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Chutes & Ladders
April 22, 2007

Spring showers lead to enticing waterfalls in Connecticut
By Patricia Harris and David Lyon, Correspondents
Waterfalls large and small dot the Connecticut hill country, where fractured bedrock creates some of the most abrupt changes in altitude in New England.  The Connecticut falls may lack the thunderous melodrama of Niagara, but familiarity hardly breeds contempt.

"People around here really look forward to the spring and enjoy checking out the falls," says Mindy Fitting of Lakeville. "A winter heavy with snow and a good spring rain makes a great falls."

The greatest concentration lies in the mountains near the Massachusetts and New York boundaries, including the highest waterfall in Connecticut, Kent Falls. Pull into the parking lot on Route 7, four miles north of Kent, and you'll see a covered bridge. A few hundred yards away, the lower section of the 200-foot falls spills off the hillside over rippled slate and marble ledges. Talk about instant gratification.

Many people snap a picture, then settle in with a picnic by Falls Brook or in the grassy meadow. But you can get a good aerobic workout ascending to the upper falls on the stepped trail, an amenity originally created in the 1930s by the Civilian Conservation Corps.

"I like to go up there with my dogs," says Sal Lilienthal of Kent. "It's a nice 20 minutes up the trail."

The walkway ends in a hemlock glade with an overlook on the upper falls — a single vigorous chute that whooshes through a rocky cleft, splashes onto a ledge 30 feet below and then crashes again to a deep pool.

"In the spring, there's so much water that the falls really roar," Lilienthal says.

A feel-good tonic
Anticipation is the name of the game at Reed Brook falls in Dean's Ravine, about two miles east of Lime Rock off Route 7.  A blue-blazed trail through the hemlock forest follows the rushing brook as it gains momentum to get a running start for the leap into thin air. The trail suddenly leaves the brook at the cataract of a small cliff, continuing into the woods to a hairpin that doubles back along the ravine's steep slope to the base of the 50-foot falls.

The wide cascade explodes from between two big boulders and crashes down an almost regular series of stone steps. Split right and left by blocky boulders, the flow converges for another short drop before continuing downstream. The base of the falls remains almost undisturbed — a clump of tumbled marble stones and recent deadfall trees.

Waterfalls are a bit like puppies — they make people smile. The air around each chute, cataract or burbling cascade becomes a feel-good tonic. There's even a scientific explanation: like lightning and ocean waves, waterfalls fill the surrounding air with negatively charged ions. Through some quirk of evolution, our brains respond to these conditions by dropping serotonin levels, leaving us feeling calm and at peace.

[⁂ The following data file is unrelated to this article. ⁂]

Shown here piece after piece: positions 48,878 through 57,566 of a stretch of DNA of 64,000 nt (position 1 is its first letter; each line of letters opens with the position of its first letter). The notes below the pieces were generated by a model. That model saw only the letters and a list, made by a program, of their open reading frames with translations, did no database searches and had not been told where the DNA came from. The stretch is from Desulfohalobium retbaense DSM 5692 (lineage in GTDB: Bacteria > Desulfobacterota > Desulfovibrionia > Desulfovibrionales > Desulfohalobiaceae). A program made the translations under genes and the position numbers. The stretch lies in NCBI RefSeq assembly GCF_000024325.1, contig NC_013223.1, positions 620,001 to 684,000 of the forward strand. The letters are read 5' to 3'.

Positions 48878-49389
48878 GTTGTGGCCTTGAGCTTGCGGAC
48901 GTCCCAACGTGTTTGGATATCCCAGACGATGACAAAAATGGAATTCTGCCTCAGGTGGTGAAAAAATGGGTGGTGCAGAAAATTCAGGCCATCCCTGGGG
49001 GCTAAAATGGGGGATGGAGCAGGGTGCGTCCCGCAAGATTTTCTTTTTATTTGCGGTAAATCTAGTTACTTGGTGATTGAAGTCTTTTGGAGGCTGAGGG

Prime trout season
Connecticut's practical mechanics and industrialists couldn't resist putting some of the hill-town falls to work by constructing small blast furnaces to smelt the iron ore discovered in Salisbury in the 1730s. At Macedonia Brook, two miles west of Kent off Route 341, you can hike down to the picturesque stone ruins of an 1823 blast furnace at the end of a quarter-mile cascade. If you decide to simply walk along the country road beside the burbling rapids, you'll probably encounter a few people fly-fishing for wild trout. Waterfall season also is the best trout season.

Time and overgrowth almost have swallowed the remains of the 1826 furnace at Bull's Bridge on the Housatonic River, south of Kent village on Route 7. But Tony Hernandez, who works at the Fife 'n Drum lodging in town, sends guests to the spot for the easy hike down to the bottom of the gorge.

"You go through the little covered bridge and park," he explains. "The trail is narrow, but it goes right down to the base of the falls. It's very dramatic."

The natural falls, with its water-scoured potholes in the rocks below, are higher than ever, thanks to a modern concrete hydroelectric dam.

Sixty-foot Campbell Falls, in a small state park north of Norfolk, is one of the best falls for a picnic, even though you have to lug your movable feast for 15 to 20 minutes down a pine-needle strewn trail that crosses four rather decayed wooden footbridges. Many purple trilliums grow along the trail; this member of the lily family is considered an endangered species in nearby New York.

Bubbling, splashing
The final stretch of the trail begins at a granite marker denoting the Connecticut-Massachusetts state line.

It descends the northeast wall of a small gorge where densely knotted tree roots provide most of the footing. From the bottom of the gorge, the Whiting River seems to burst out of the woods, roaring two-thirds of the way down the embankment to splash into a large, frothing pool.

As if it's gained a second wind, the river bubbles over and splashes another 20 feet before it bottoms out as a placid stream wending its way through the hills to join the Housatonic.

"The falls themselves are actually in Massachusetts," says park manager Richard Miska. "At the bottom of the falls, the brook flows into Connecticut."

Spread your lunch on the large, flat boulder of mica schist at the base of the falls. Don't worry about the occasional spray — just think of all those soothing negative ions.

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